There are more black belts in Mass BJJ's Acton and Arlington studios than even the biggest of Johnny Cash's walk-in closets. Though in this case, they're tied around the waists of expert martial arts trainers, who teach the finer points of Brazilian Jiu-Jitsu to both kids and adults. This particular martial art form focuses on getting an opponent to the ground, where size doesn't matter and proper fighting technique reigns supreme.
While Brazilian Jiu-Jitsu inspired Mass BJJ's name, it isn't the only discipline taught atop their red padded floors. In fact, the instructors encourage students to mix different classes to get a well-rounded martial arts education. To that end, they lead kick-boxing, MMA, and general strength-conditioning classes.
In 1973, Mike Farny had a vision: to bring affordable outdoor recreation to the residents of metropolitan Boston. Opening the Charles River Canoe Service that year, Farny became an instrumental voice in efforts to clean up the river, encouraging people to canoe, kayak, and sweep up the dirt on the riverbanks. The next year, he persuaded the Leo J. Martin Golf Course to transform its greens and fairways into a sprawling landscape for cross-country skiing alongside the Charles, allowing the public to enjoy recreation on the river even when its waters had frozen. A 15-kilometer system of trails makes use of natural snowfall and offers skiers a chance to change up their routes. Even when flakes refuse to fall, a state-of-the-art artificial-snow system shoots powder over a 2.5-kilometer loop, which rests beneath lights to allow night skiing before guests return to the cozy snack shop for hot cocoa and a bite to eat.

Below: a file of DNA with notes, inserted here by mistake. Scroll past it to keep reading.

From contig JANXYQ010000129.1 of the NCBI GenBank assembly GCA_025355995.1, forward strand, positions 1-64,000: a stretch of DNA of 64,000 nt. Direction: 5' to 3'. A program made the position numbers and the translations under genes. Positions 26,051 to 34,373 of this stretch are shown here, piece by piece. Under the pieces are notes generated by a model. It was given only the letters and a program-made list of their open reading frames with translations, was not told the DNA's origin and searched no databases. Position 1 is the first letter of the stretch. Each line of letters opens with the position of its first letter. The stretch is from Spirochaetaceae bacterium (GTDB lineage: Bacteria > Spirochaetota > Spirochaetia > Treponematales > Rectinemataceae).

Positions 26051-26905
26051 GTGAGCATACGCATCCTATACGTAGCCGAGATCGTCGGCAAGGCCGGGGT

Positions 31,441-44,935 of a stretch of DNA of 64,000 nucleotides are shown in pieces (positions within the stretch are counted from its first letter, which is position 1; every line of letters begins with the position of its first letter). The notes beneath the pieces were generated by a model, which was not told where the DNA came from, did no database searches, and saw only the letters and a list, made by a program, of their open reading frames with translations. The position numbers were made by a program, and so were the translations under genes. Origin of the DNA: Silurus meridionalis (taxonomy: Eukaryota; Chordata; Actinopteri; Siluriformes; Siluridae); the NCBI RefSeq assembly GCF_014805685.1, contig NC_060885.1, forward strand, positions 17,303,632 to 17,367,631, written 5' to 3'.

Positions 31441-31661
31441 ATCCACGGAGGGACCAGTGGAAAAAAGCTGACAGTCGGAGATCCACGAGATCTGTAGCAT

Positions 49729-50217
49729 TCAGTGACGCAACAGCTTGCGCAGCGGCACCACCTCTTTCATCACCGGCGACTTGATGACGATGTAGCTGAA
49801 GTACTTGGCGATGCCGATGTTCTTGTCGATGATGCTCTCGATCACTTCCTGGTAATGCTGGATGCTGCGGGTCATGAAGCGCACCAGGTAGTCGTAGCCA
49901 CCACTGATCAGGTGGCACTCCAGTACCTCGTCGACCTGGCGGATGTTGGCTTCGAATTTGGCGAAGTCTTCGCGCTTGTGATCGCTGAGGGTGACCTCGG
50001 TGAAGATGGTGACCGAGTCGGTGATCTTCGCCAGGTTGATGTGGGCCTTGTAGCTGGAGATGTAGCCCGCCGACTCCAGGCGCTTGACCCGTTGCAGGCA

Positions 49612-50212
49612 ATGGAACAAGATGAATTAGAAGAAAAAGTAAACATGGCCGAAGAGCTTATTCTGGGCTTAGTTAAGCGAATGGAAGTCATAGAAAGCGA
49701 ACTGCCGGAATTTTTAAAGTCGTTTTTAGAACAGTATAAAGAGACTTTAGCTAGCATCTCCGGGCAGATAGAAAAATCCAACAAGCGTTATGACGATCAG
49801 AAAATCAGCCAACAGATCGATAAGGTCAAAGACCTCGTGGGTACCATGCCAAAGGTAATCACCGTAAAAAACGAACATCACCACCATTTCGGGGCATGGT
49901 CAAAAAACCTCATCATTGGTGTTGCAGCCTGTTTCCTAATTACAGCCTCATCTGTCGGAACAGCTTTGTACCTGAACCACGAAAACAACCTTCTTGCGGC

Arthur Murray has been a leading name in franchise dance since 1912, when the entrepreneur began selling mail-order dance lessons. Expanding his reach, he enlisted teachers to spread his signature dance lessons on first-class steamships and skyrocketed to fame in the '30s after introducing the public to such dances as the Lambeth Walk and The Big Apple. By the 1950s, Arthur and his wife, Kathryn, were hosting their own highly popular TV show on ABC, The Arthur Murray Dance Party, which ran for 12 years. Today, Arthur Murray's team prepares students for rug cutting at special events and weekend nightclub jaunts. Throughout lessons, instructors teach the foundations of two to four dances from a long list of styles that range from Latin to country-western, helping students to learn basic step patterns, timing, and the ability to lead or follow. At the Cambridge location, elegant chandeliers overlook a hardwood floor in a spacious environment well-suited to Murray's legacy.